When Driving {or Being a Passenger} Makes you Anxious

Wednesday, October 17, 2018

By Amanda Abbott

Do you remember the last time you ran out of coffee? Or got a call from the school saying your child was sick and needed to be picked up? Was your first thought to jump in the car and go to the store or the school?

Lots of people approach driving without a second thought. But there are others who feel anxious at the thought of getting in a car, let alone behind the wheel.

What is driving anxiety?

Driving anxiety, often classified as a phobia of driving, can be triggered by a car accident or another bad experience. It can look different for different people, but generally it’s a fear of making an error while driving. Or that another driving will make an error, causing an accident.

Some people are able to drive, but have high anxiety while behind the wheel. Other people’s fears stop them from driving, even if they are medically safe to do so.

Like lots of other types of anxiety or phobias, the longer someone puts off driving, the more difficult it becomes to return to it.

OTs and Driving Anxiety

I help people develop practical, useful anxiety management skills, like mindfulness, diaphragmatic breathing, and Cognitive Behavioural Therapy (CBT). These tools can help interrupt anxious thoughts.

Another type of treatment is Exposure Therapy, it is the process of gradually exposing clients to situations that cause distress. This type of treatment is done with a licensed driving instructor and OT working together to support anxiety management and enhance driving skills to improve confidence and comfort in a car.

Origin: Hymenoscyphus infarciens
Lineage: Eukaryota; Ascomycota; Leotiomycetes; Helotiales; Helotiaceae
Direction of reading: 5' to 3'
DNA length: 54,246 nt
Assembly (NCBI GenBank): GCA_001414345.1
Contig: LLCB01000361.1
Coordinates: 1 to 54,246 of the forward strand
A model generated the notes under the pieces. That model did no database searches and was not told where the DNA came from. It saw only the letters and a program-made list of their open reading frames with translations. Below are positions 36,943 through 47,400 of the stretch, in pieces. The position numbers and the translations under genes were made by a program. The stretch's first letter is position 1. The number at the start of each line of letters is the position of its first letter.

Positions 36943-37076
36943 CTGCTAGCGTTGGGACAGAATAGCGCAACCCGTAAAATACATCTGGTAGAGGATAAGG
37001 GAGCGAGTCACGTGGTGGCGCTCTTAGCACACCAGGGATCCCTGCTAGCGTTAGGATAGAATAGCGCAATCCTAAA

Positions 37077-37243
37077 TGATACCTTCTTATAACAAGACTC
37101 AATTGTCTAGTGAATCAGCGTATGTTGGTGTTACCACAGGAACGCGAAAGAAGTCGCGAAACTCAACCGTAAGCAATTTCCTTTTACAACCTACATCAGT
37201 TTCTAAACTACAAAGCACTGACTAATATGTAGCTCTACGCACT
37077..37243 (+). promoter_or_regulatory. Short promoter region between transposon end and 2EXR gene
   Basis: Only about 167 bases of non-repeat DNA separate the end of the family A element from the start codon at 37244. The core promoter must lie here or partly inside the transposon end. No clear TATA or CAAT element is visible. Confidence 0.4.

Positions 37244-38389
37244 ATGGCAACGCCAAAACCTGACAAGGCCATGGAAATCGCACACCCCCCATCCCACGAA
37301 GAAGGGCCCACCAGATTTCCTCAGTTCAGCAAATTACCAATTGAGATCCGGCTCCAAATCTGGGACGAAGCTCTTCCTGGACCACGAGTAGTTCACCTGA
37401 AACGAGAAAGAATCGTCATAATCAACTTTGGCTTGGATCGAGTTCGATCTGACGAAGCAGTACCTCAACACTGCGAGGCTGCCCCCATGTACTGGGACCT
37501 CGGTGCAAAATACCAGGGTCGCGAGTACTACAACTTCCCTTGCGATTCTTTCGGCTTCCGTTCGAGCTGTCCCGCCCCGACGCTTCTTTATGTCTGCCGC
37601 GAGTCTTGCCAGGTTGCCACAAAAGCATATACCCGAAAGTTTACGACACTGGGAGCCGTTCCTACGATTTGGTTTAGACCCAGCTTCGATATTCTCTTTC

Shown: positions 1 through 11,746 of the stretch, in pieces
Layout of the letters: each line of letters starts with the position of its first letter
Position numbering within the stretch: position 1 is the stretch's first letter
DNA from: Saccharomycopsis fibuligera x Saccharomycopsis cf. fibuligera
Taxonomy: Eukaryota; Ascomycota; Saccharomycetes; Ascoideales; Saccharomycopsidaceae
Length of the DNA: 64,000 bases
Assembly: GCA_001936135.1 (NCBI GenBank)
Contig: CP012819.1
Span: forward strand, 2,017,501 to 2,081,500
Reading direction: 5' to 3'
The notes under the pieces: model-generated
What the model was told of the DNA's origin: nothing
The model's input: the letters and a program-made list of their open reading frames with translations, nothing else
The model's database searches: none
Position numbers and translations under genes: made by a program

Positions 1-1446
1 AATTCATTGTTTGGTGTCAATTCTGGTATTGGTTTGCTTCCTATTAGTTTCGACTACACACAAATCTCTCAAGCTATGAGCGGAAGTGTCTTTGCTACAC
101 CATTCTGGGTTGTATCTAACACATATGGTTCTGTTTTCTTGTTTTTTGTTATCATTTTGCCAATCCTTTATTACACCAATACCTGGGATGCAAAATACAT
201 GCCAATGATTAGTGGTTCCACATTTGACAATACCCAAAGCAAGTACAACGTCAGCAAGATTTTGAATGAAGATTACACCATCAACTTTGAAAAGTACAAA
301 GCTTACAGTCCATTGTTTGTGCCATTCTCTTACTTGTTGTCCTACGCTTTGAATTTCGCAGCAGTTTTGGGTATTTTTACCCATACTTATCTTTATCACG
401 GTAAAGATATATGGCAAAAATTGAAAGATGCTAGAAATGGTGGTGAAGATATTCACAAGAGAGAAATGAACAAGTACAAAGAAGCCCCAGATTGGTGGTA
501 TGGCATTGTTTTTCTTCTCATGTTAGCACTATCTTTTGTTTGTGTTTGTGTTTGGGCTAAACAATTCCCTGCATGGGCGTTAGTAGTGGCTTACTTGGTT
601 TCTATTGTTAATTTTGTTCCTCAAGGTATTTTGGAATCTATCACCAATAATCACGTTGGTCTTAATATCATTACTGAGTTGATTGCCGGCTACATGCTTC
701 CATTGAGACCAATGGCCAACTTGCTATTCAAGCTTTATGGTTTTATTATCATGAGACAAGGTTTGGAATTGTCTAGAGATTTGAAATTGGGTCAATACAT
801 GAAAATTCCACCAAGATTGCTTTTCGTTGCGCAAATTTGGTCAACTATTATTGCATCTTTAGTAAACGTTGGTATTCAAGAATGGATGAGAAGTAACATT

Assessment & Treatment

During an assessment, I spend about 1.5 to 2 hours with a client, followed by 45 minutes in a car with a driving instructor.

After the assessment, I design a personalized treatment plan geared towards the specific needs and anxieties of a client. Here’s a sample of what treatment could look like:

  • 10 to 12 in-car sessions with me and a driving instructor
  • 2 to 4 meetings with the client to practice skills, like relaxation and mindfulness, and go over homework, between in-car sessions
  • More sessions could be recommended to help someone get driving

Do have special skills to help you support your clients and their driving?

Yes! I have:

  • Masters in Occupational Therapy
  • 6 years of experience conducting medical and anxiety driving assessments
  • Training in Prolonged Exposure Therapy
  • CBT Training and anxiety management courses
  • ADED Assessment and Treatment of Driving Anxiety workshop
  • Critical Roles and Skills in Driver Rehabilitation (course)

Amanda is committed to helping clients build the skills and gain the confidence they need to get back on the road. To make a referral please click here.